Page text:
Jack Levine


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Painter and printmaker. Typically sympathizing with the poor or satirizing the powerful, his expressionistic works contributed in the 1930s to the social realist tendency within the American Scene movement. He also painted portraits, scenes of Jewish life, and religious themes. Born in Boston, he studied there at the School of the Museum of Fine Arts and, from 1929 to 1931, with Denman Ross, who encouraged his interest in old master painting. Levine developed his own rich variation on traditional techniques he admired in the emotionally charged works of such painters as Rembrandt, Goya, and Daumier, as well as modern expressionists including Chaim Soutine and Georges Rouault. His indistinctly defined forms and flickering, painterly surfaces suggest indeterminacy and mutability, providing a generalizing tone that suggests larger meanings inherent to the specific situations he depicts. In 1935 Levine joined a federal art project, through which he came to national attention for his morally informed social protest. Between 1942 and 1945, he served in the U.S. Army. Levine's best-known work, the derisive Gangster Funeral (Whitney Museum, 1952–53), portrays political and law enforcement bigwigs gathered respectfully beside an underworld leader's coffin. Levine died in New York, where he had lived for many years. His wife, figurative painter and printmaker Ruth Gikow (1915–82), was born in Ukrainian Russia, emigrated to New York as a child, studied art at Cooper Union, and worked for a federal art project. She painted humanistic themes, often incorporating social criticism. She died in New York.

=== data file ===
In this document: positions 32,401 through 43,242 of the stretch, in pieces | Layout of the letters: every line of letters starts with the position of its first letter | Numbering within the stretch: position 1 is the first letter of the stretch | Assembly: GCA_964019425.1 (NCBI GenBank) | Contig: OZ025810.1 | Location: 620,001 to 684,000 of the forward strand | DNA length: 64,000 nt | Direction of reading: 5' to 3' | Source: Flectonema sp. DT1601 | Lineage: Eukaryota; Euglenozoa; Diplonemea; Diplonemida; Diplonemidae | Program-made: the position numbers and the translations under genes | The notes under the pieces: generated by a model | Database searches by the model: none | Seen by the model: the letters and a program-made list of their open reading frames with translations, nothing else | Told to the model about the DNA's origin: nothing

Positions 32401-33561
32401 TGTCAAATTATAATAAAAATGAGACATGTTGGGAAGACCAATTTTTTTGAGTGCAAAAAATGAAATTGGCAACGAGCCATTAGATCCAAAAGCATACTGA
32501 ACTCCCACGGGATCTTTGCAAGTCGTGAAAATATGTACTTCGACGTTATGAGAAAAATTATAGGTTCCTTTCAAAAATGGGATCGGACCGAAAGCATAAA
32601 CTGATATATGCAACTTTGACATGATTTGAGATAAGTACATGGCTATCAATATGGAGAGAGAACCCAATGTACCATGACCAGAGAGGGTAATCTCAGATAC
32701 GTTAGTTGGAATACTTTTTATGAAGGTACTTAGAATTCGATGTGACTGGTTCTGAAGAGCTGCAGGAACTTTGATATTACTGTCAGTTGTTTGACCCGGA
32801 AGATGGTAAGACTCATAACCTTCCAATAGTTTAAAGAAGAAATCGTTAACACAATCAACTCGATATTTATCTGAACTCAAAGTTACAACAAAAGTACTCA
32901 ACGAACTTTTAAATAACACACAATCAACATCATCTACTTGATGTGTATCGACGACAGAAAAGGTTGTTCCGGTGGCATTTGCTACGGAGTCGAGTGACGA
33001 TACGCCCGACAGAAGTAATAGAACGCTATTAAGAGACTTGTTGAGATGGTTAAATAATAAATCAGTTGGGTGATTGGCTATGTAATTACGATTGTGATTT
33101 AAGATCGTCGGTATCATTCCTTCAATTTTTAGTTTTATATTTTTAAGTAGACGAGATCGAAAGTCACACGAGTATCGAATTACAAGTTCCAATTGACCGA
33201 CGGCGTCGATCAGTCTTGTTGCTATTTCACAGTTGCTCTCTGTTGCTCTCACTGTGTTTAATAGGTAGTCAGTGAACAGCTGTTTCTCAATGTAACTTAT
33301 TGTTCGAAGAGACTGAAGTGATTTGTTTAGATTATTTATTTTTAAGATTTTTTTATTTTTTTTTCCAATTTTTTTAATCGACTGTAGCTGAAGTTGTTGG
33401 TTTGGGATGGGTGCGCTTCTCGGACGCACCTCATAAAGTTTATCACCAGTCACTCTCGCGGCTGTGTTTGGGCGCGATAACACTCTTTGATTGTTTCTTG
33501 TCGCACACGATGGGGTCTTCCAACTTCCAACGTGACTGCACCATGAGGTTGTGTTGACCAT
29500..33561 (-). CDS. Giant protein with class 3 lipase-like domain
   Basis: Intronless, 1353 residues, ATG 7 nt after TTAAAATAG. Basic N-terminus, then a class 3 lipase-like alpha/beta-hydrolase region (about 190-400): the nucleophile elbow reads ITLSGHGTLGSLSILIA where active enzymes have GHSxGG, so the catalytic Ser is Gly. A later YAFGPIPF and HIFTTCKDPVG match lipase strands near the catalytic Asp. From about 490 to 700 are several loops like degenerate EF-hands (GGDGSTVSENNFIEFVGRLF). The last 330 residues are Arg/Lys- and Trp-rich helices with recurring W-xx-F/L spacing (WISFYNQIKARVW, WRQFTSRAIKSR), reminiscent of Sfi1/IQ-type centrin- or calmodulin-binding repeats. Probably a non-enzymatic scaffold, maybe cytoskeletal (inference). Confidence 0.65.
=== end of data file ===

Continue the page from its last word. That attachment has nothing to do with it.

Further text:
Subjects: Art.

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